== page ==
The Mission urges Israel to put an end to arbitrary arrest and detention of the Palestinian people, especially children, and observe the prohibition of the transfer of prisoners from the OPT to the territory of Israel, according to Article 76 of the Fourth Geneva Convention.

The Mission calls upon all Member States to comply with their obligations under international law and to assume their responsibilities in their relationship to a State breaching peremptory norms of international law – specifically not to recognise an unlawful situation resulting from Israel’s violations.

Private companies must assess the human rights impact of their activities and take all necessary steps – including by terminating their business interests in the settlements – to ensure they are not adversely impacting the human rights of the Palestinian People in conformity with international law …

The Mission calls upon all Member States to take appropriate measures to ensure that business enterprises domiciled in their territory and/or under their jurisdiction, … that conduct activities in or related to the settlements respect human rights throughout their operations ...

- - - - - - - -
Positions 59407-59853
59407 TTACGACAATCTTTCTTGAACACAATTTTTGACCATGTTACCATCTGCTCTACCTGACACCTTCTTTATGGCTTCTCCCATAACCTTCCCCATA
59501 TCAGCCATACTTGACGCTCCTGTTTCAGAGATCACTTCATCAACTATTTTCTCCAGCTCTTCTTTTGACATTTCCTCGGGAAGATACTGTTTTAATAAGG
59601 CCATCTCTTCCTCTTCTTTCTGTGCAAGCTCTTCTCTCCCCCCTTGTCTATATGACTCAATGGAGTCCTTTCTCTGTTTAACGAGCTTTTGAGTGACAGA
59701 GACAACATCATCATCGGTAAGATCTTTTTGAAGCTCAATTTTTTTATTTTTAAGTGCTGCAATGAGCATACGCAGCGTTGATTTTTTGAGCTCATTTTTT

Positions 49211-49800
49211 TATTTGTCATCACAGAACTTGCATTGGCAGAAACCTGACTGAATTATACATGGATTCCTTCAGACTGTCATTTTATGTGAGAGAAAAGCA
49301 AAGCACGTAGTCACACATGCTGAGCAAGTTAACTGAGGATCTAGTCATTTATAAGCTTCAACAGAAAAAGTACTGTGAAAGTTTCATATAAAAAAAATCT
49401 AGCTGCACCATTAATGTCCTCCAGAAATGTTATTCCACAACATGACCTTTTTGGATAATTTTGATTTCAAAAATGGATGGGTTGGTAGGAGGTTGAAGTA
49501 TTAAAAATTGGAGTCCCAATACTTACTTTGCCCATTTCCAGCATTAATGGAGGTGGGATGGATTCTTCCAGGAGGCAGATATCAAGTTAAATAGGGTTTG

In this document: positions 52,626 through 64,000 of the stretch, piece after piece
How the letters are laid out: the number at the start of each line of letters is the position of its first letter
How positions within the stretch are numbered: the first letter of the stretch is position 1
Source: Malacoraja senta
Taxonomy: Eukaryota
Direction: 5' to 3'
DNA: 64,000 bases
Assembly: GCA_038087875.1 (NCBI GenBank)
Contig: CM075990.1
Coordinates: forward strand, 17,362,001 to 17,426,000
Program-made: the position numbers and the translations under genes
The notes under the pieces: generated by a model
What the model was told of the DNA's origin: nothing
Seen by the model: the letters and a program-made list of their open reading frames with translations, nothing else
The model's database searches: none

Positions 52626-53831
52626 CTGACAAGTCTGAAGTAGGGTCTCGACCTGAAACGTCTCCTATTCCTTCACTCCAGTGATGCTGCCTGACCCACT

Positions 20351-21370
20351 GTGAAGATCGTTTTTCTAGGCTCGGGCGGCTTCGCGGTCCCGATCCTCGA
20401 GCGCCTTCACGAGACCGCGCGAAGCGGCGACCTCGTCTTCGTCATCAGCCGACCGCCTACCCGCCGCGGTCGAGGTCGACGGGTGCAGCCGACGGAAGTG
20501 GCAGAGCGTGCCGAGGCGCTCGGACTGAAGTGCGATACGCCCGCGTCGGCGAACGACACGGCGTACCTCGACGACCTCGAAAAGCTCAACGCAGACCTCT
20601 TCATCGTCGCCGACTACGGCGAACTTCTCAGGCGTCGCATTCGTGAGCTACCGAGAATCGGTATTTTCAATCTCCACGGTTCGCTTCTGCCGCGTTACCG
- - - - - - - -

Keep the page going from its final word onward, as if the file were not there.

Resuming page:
The Guardian urges all readers to promote this report, its recommendations and to lobby their MPs to pressure the government and Opposition to implement them. Australia’s seat on the UN Security Council gives it an excellent opportunity to press for their international implementation.

The full text of the report is available on the UNHRC’s website, follow the links from the 19th Session. See also last week’s Guardian (#1580, 06-02-2012) on Israel’s refusal to co-operate with the UNHRC Universal Periodic Review procedure where UN member states have their human rights record evaluated every four years.

Footnote: On November 29, 2012, the UN General Assembly voted for Palestine to become a non-member state with observer status. The next day, Israeli Prime Minister Netanyahu authorised the building of 3,000 new housing units in East Jerusalem and the West Bank